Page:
Matthew Smith Anderson, known as M.S. Anderson, Professor of International History at the London School of Economics, 1972-85, was one of the most successful and influential historical textbook writers of his generation.
Thanks to his reading skill in Russian and several other languages, his treatment of Europe covered East as well as West, whereas previous books had often had (as he once mildly remarked) "a strong French emphasis".
Matthew Anderson was an authentic Scot. Born in Perth and educated at Perth Academy and Edinburgh University, after Second World War service in the RAF between 1942 and 1945 (as navigator, bomber crew) he returned to Edinburgh, completed his degree, began his doctoral thesis, on "British Diplomatic Relations with the Mediterranean, 1763-1778", and became an Assistant.
His departure in 1949 to an Assistant Lectureship at the London School of Economics thus marked a real uprooting, although he never ceased to feel a great debt to his Edinburgh teachers, above all Richard Pares. On Pares's advice, Anderson began learning Russian, and, after completing his thesis in 1952, embarked on his first book, Britain's Discovery of Russia, 1558-1815 (1958). Another of his Edinburgh teachers, Denys Hay, invited him to undertake the 18th-century volume in Longman's History of Europe, and thus led him to discover his métier.
Europe in the Eighteenth Century, 1713-1783 (1961) became a recognised classic, translated into French, Spanish and Italian, with new editions in 1976, 1987 and 2000, each embodying substantial alterations and additions. A briefer volume for Oxford University Press, Eighteenth-Century Europe, 1713-1789 (1966), also proved highly successful, especially in its North American and Spanish editions. By the time of his death, these two volumes together had sold not far short of 150,000 copies. Anderson had indeed "rescued the 18th century from long-undeserved neglect".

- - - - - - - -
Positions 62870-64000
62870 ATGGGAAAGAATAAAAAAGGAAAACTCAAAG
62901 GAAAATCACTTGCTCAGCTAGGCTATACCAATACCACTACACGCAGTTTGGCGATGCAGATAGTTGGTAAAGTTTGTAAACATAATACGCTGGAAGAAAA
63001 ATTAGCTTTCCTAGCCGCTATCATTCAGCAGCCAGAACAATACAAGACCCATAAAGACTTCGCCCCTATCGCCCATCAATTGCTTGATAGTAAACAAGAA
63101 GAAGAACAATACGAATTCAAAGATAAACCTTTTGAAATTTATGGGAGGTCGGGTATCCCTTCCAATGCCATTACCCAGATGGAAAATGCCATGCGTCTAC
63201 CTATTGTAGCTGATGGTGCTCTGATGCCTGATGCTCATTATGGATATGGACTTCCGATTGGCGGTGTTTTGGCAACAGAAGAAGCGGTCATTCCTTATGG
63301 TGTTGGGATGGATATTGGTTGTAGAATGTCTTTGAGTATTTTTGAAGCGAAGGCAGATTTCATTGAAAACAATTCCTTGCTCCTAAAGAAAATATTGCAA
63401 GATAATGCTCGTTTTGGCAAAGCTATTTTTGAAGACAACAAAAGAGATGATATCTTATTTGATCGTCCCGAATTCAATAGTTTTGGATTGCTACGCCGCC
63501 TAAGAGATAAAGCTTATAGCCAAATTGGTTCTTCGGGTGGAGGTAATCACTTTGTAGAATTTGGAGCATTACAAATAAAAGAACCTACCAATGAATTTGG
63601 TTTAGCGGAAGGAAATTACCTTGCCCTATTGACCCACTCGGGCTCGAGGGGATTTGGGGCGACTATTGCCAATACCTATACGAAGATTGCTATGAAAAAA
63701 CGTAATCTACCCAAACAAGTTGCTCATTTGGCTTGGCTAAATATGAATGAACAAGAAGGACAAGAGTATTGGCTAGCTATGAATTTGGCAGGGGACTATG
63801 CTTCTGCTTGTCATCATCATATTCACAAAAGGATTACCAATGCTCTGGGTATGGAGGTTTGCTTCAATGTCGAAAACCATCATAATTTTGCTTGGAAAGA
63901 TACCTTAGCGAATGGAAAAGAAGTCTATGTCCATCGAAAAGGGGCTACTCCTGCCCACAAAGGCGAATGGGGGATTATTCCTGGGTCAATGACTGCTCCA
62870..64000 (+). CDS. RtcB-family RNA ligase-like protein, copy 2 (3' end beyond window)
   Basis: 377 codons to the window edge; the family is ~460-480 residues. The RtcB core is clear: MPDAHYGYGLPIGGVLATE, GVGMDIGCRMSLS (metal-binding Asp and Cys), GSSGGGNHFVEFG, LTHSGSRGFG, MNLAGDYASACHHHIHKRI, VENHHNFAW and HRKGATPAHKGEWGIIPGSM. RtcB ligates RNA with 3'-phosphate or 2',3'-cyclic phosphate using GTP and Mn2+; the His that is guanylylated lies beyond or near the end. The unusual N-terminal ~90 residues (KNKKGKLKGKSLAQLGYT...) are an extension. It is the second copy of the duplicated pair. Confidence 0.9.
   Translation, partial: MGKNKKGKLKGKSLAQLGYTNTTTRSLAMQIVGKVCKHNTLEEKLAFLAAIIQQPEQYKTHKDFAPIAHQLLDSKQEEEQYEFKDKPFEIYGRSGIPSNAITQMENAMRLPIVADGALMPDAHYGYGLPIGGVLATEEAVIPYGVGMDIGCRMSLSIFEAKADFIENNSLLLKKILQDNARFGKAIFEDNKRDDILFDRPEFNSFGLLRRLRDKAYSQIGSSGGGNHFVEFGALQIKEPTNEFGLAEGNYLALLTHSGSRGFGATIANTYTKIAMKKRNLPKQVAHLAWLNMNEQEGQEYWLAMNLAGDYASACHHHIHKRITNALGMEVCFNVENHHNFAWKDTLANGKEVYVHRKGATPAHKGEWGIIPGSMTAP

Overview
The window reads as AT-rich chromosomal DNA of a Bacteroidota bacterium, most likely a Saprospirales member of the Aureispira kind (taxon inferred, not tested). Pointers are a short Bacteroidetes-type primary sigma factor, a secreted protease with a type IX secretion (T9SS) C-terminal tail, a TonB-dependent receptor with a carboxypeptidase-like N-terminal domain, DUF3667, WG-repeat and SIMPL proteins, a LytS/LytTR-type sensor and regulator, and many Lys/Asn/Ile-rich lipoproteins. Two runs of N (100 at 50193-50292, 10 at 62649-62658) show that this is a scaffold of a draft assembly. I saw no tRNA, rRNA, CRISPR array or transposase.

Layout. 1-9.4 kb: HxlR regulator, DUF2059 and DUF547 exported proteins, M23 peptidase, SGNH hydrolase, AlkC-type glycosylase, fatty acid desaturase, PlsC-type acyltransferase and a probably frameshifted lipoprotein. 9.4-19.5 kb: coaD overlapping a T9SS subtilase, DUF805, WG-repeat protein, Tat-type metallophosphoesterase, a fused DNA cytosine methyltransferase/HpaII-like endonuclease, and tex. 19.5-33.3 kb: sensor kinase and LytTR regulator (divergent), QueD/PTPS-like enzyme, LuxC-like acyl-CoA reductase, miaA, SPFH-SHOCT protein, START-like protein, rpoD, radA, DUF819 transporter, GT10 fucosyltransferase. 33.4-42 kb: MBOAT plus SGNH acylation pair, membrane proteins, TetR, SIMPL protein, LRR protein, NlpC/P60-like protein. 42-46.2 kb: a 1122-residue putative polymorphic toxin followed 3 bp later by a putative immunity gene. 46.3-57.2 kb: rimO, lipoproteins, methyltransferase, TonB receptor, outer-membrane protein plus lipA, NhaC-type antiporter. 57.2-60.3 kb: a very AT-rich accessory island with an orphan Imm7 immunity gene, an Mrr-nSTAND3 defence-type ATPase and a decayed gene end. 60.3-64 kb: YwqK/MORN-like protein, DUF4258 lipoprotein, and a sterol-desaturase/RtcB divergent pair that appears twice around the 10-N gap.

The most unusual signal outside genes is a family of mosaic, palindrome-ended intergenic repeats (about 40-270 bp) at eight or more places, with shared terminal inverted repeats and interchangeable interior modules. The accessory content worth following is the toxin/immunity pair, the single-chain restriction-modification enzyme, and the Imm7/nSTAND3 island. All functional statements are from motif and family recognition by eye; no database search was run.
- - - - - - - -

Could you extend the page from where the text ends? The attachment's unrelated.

In 1972 appeared The Ascendancy of Europe: aspects of European history, 1815-1914. Two other less general books also secured wide readerships: The Eastern Question, 1774-1923 (1966) and Peter the Great (1978). Altogether he published 11 books with the needs of students in mind, and in every case his publishers (most often Longman, now Pearson Education) found themselves dealing with an academic who not only wrote superbly saleable copy, but even delivered it ahead of the date laid down in his contract.
He also published some 20 learned articles, and contributed two chapters to the New Cambridge Modern History and many more to multi-authored volumes, as well as writing in later years personal diaries and memoirs not for publication.
Important though writing always was to him, between 1972 and his retirement in 1985 his growing responsibilities at the London School of Economics took priority. Not only was he much concerned in building up the International History Department (of which he was Convenor in 1972-75), but from 1973 until 1981 he was heavily involved in the work of the school's Publications Committee, while in 1981-85 he chaired the Graduate School Committee, arguably the school's most important committee.http://www.goodreads.com/author/show/...